TRALAC - Trade Law Centre

US suspends duty-free benefits for Rwandan textile imports

Thursday, 29 March 2018 Published: | Sarah McGregor

Source: Bloomberg

The U.S. said it plans to suspend duty-free access to Rwandan textile imports because of the African nation’s refusal to lower trade barriers for American-made clothing and shoes.

The suspension applies to all AGOA-eligible apparel products from Rwanda in 60 days, the U.S. Trade Representative’s office said in a statement on Thursday.

The USTR last year began an “out-of-cycle" review to determine the eligibility of Rwanda, Tanzania and Uganda to keep their trade benefits under the African Growth and Opportunity Act. AGOA, which was signed into law by President Bill Clinton in 2000, rewards African nations that undertake economic and governance reforms with duty-free U.S. market access.

The USTR’s review was in response to a complaint by the U.S. textile industry over a decision by the three East African nations to ban imports of used clothing and shoes they say are decimating local textile and apparel industries.

The U.S.-based Secondary Materials and Recycled Textiles Association said the ban would impose “significant economic hardship in the U.S. used-clothing industry,” USTR said.

The U.S. exported $330,000 worth of textiles and apparel to Rwanda in 2016 and imported about $460,000. Coffee and tea shipments were Rwanda’s top U.S. export worth $18 million.

Business Achiever

Rwanda has been improving its overall business environment, winning praise for rebuilding since a genocide in 1994 that killed as many as 800,000 people. The country ranked second in Africa, behind Mauritius, in the World Bank’s 2018 Doing Business report, which said it has carried out the most business-friendly reforms in the region in the past 15 years.

The U.S. won’t suspend AGOA benefits for Tanzania and Uganda because “each has taken steps toward eliminating prohibitive tariff rates on imports of used clothing and footwear and committed not to phase in a ban of these products,” the statement said.

President Donald Trump’s “determinations underscore his commitment to enforcing our trade laws and ensuring fairness in our trade relationships,” Deputy U.S. Trade Representative C.J. Mahoney, said in the statement. Trump has repeatedly expressed his push for “reciprocal” relationships with trading partners.

Related News

Opinion: 'America’s petty policy on used clothes for Africa'

Opinion: 'America’s petty policy on used clothes for Africa'

Fostering international development has long been viewed as central to the moral, humanitarian, strategic and security interests of the United States.  In particular, there is one area where the United States has been a leader in development assistance — providing trade preferences to African countries, most of which are low-income countries.  This has been...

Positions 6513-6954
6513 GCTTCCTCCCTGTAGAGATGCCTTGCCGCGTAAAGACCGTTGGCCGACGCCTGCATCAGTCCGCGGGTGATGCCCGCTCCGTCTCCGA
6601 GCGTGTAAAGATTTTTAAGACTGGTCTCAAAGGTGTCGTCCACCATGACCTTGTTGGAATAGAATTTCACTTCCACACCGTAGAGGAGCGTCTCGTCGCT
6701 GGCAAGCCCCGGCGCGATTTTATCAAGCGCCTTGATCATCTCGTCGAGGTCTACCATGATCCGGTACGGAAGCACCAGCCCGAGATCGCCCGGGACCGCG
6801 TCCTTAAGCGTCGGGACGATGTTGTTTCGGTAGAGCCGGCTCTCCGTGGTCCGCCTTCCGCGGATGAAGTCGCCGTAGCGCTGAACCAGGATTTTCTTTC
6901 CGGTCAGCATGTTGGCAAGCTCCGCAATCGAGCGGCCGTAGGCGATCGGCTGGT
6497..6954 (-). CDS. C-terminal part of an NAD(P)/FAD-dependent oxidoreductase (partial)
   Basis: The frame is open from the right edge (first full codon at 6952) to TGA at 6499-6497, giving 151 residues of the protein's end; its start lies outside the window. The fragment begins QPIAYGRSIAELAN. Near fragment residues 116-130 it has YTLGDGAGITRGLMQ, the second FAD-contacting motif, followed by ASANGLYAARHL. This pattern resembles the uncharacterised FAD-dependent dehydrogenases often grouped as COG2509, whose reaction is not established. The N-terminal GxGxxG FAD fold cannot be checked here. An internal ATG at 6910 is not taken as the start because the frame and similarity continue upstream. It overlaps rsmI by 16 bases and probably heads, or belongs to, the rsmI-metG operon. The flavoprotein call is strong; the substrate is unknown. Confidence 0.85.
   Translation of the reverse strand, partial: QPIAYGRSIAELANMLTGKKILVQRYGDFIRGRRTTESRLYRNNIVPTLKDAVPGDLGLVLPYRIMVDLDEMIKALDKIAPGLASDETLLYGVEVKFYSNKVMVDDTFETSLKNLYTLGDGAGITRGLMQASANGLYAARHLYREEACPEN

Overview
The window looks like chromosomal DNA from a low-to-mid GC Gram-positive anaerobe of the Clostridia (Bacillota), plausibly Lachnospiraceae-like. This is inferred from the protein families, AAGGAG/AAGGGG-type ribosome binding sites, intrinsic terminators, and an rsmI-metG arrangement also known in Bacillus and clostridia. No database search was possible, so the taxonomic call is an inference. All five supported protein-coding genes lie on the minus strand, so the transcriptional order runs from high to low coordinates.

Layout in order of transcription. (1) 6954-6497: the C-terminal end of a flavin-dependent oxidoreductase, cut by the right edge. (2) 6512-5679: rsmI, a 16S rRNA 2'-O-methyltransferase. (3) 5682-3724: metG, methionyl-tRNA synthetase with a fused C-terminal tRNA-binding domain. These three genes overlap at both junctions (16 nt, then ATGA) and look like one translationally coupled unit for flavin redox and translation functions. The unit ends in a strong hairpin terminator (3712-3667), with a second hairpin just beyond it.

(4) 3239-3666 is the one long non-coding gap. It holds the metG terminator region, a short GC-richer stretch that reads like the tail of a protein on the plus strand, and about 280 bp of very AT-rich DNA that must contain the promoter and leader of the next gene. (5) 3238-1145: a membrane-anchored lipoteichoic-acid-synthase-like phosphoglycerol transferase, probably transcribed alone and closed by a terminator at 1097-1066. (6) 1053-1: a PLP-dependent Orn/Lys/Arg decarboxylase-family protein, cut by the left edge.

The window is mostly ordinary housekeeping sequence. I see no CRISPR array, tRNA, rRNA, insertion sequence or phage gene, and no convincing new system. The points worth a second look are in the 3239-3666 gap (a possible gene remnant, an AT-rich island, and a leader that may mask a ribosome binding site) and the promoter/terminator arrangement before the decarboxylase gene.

17 April, 2018
Rwanda: 'Cotton returns as used clothes'

Rwanda: 'Cotton returns as used clothes'

Contrary to suspicion, Rwanda is not trying to undermine US hegemony in Africa in favour of China by phasing out used clothes. Consequently, President Trump’s AGOA salvo, which will find support in the US Congress, which is deeply suspicious of China, is a ploy to tame African leaders. The US has suspended the duty free status for Rwandan apparel under the African Growth...

17 April, 2018
Rwanda: 'Withdrawal of AGOA benefits at discretion of US'

Rwanda: 'Withdrawal of AGOA benefits at discretion of US'

Rwanda has commended the United States government for having initiated the African Growth and Opportunity Act (AGOA) and said it was at the discretion of Washington to withdraw AGOA benefits.  This is contained in a statement by the Ministry of Trade and Industry released Tuesday a few days after the US announced the intention to suspend Rwanda from the list of...

03 April, 2018
SMART announces 'successful trade outcome with the East African Community'

SMART announces 'successful trade outcome with the East African Community'

Representatives of the Secondary Materials and Recycled Textiles Association (SMART) were notified today by the Office of the United States Trade Representative (USTR) that a proposed ban on secondhand clothing imports from the U.S. by members of the East African Community (EAC) will not be implemented by four out of the five countries who originally proposed the ban. Kenya...

29 March, 2018
Opinion: Banning second-hand imports doesn't solve East Africa's clothes problem

Opinion: Banning second-hand imports doesn't solve East Africa's clothes problem

Banning the import of second-hand clothes is not the answer to reviving East Africa's textile industry. But the deal to phase out the imports also hands another political score to the US, writes DW's Isaac Mugabi. The move to not ban the sale of second-hand clothing was a relief to petty traders. In 2015, Kenya, Rwanda, Uganda, and Tanzania agreed on a three-year plan...

05 March, 2018